Presentation #531.01 in the session “Extrasolar Planets: Atmospheres, Populations and Transits”.
In order to determine the extent to which a global magnetic field is required for a planet to be habitable at its surface, expertise is required from diverse communities, some of which have diverged from each other over the past several decades. For example, modelers and observers of the terrestrial magnetosphere have limited overlap and interaction with modelers and observers of unmagnetized planets or the giant planets in our solar system. There is relatively limited interaction between any of the above communities and those who study exoplanets, though efforts are increasing to bridge the solar system and exoplanet communities.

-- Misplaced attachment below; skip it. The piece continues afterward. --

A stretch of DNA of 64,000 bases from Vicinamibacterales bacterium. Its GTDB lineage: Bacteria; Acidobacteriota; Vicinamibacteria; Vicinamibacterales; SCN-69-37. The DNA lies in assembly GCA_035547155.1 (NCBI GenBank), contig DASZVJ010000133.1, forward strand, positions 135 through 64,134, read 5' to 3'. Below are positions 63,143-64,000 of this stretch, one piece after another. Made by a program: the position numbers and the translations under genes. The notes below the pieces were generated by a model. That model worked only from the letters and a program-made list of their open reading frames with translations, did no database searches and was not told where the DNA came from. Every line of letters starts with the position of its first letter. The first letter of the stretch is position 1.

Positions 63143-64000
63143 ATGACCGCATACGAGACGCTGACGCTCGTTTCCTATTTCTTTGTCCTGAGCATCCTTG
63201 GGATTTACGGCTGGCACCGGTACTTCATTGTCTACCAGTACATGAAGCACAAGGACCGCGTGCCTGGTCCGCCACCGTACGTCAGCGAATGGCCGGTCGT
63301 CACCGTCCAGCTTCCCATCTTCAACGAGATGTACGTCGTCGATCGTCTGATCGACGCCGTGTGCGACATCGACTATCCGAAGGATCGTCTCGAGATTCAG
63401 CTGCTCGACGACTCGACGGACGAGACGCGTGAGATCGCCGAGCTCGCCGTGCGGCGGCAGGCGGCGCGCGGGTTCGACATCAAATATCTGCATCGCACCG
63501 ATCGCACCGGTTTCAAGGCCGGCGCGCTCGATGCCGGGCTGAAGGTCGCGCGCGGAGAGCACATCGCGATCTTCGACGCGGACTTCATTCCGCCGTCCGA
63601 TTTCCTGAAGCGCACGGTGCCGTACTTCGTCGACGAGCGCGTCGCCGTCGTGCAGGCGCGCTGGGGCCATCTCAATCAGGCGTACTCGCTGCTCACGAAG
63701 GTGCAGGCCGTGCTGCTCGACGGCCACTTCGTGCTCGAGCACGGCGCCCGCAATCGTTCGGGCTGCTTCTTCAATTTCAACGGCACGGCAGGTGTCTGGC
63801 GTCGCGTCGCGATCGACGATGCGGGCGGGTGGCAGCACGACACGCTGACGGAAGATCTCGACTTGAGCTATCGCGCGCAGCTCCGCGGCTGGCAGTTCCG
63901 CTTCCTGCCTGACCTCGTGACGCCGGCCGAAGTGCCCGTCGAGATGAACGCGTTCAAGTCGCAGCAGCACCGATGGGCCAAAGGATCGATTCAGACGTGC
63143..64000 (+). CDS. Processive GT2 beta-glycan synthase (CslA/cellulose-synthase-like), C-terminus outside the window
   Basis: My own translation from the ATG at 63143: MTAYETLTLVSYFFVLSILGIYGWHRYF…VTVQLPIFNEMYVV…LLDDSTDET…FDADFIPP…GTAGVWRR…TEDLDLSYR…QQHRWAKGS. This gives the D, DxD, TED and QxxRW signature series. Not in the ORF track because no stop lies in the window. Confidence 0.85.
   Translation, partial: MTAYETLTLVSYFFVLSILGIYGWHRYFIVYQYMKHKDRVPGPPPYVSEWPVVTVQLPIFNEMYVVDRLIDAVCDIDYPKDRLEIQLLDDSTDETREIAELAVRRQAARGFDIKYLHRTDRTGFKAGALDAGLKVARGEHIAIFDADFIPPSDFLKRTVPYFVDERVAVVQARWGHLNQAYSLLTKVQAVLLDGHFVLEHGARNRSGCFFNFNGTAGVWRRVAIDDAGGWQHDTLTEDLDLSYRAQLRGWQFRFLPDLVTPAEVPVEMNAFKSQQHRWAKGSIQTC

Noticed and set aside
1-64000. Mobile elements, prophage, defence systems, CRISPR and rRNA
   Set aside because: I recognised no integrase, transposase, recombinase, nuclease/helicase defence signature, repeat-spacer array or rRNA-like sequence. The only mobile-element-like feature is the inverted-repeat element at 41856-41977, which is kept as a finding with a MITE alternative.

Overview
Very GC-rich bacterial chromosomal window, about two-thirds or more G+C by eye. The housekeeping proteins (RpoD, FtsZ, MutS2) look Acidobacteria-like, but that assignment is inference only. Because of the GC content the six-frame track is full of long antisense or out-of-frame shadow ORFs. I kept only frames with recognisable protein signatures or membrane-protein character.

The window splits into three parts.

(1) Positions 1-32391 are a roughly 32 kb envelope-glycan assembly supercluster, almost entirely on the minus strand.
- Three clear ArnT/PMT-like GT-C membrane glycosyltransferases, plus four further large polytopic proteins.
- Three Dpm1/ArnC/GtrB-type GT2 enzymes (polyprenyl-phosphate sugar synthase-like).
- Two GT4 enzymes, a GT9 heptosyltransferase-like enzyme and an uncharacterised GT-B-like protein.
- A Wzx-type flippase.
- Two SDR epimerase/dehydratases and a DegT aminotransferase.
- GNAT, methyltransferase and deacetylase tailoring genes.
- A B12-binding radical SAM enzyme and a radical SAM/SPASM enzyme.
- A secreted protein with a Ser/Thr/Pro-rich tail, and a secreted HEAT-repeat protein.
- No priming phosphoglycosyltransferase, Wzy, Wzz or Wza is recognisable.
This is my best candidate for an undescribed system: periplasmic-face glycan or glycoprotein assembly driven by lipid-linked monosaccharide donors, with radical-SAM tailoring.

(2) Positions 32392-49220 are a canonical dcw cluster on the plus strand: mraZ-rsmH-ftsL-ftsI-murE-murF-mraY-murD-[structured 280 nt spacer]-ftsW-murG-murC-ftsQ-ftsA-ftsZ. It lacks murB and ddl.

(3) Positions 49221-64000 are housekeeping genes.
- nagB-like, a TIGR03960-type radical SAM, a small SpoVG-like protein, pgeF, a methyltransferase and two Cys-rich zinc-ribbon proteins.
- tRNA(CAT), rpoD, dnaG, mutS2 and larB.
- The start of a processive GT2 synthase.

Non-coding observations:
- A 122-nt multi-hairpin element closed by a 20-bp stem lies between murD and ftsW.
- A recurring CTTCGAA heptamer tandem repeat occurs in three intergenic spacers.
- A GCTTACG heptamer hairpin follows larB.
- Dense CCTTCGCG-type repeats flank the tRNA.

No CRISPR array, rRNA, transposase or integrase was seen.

We describe a recently-formed NASA Heliophysics DRIVE Science Center selected to answer the central question of this session: “Do Habitable Worlds Require Magnetic Fields”. This Center, named MACH (Magnetic Fields, Atmospheres, and the Connection to Habitability) includes representatives from multiple sub-disciplines in Heliophysics, Planetary Science, and Astrophysics (including exoplanets). Over the next several years the Center will support activities related to analysis of spacecraft observations of planetary plasma interactions, modeling of the interaction of planetary atmospheres and magnetic fields with their space environment, and the construction of a theoretical framework for atmospheric escape and habitability that includes both magnetized and unmagnetized planets. The MACH Center will host a community-wide workshop in May 2021 centered around this topic, and is seeking to grow their interactions with interested scientists from relevant disciplines.